Editorials

Editorial: Settlement in CHP freeway beating was swift and fair

It has taken less than three months for the California Highway Patrol to do right by the mentally ill woman who was slammed to the asphalt by a CHP officer and brutally pummeled after he caught her walking in traffic on a Los Angeles freeway.

Caught on the cellphone video camera of a passing motorist, the July incident drew national condemnation. It also got the attention of CHP Commissioner Joe Farrow, who promised swift action.

That promise was kept this week, laudably.

In exchange for 51-year-old Marlene Pinnock dropping her civil rights lawsuit, the CHP will pay $1.5 million into a special-needs trust for her long-term care. And Officer Daniel Andrew, the rookie who beat her, will resign less than two years after his promotion from cadet status.

It’s a fair settlement, and Farrow is to be credited for his transparency in the matter. Too often, law enforcement agencies circle the wagons when a front-line officer mishandles an encounter with someone who is mentally ill.

And those kinds of encounters are easy to mishandle, not only because officers are trained to use force, but because, in or out of uniform, people recoil from mental illness. Overcoming that almost instinctive reaction and locating our compassion is difficult even for those of us who don’t risk our lives as first responders on perilous freeways.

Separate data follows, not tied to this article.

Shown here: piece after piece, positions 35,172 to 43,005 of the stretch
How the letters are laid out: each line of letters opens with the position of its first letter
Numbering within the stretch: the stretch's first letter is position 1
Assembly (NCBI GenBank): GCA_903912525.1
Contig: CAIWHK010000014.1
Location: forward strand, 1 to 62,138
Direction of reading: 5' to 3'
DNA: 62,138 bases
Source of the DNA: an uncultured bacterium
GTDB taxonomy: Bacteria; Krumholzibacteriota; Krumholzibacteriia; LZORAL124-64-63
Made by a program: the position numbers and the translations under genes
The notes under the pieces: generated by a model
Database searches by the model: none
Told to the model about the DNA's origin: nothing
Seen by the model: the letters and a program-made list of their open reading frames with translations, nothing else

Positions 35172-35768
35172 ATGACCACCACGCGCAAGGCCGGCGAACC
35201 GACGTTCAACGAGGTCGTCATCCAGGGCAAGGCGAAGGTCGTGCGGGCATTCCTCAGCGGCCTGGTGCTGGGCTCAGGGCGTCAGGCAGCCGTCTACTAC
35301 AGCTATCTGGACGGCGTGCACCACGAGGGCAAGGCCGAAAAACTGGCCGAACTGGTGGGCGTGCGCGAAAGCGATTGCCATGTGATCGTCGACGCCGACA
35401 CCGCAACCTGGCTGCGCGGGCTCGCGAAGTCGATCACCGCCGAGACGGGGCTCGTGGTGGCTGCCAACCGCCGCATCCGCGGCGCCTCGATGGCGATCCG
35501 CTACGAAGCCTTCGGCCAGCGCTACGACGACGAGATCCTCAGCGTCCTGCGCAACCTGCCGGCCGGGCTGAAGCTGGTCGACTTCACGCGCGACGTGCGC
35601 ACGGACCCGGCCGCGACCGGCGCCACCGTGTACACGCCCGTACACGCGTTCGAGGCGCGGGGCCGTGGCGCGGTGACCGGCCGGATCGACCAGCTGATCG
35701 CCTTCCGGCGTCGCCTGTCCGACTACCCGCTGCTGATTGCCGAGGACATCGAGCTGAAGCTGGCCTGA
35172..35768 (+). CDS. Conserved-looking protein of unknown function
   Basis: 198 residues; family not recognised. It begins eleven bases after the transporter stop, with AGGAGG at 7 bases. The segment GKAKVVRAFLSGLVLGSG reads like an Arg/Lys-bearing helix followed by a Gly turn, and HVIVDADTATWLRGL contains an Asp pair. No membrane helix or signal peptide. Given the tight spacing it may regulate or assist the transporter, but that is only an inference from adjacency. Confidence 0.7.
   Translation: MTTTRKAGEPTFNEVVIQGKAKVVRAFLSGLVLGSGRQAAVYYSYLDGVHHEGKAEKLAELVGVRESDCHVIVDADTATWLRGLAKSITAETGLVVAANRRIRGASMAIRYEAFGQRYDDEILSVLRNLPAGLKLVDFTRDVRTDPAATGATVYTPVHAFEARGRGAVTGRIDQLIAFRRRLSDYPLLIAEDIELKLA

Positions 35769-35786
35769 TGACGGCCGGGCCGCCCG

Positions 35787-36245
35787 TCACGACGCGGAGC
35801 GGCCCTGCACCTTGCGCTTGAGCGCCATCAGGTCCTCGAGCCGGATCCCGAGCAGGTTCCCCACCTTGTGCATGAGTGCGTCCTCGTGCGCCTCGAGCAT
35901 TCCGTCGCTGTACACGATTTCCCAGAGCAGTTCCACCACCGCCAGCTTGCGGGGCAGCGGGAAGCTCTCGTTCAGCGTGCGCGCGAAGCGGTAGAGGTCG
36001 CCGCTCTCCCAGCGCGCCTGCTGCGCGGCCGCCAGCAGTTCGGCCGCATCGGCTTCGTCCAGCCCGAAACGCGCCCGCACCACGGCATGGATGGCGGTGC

But that is what’s necessary, because we as a society are only as strong as our ability to care for the most vulnerable among us. That’s why training in dealing with the mentally ill, not just for CHP officers but for all law enforcement, needs to be beefed up considerably.

The Los Angeles County District Attorney’s Office is still deciding whether to file criminal charges against Andrew. Unless there are seriously aggravating circumstances that didn’t show up on that video footage, we hope it doesn’t.

The solution here is less in punishing a young man whose law enforcement career is surely over than in improving care for people like Pinnock, and in making sure people like Andrew react with compassion when that care doesn’t work.

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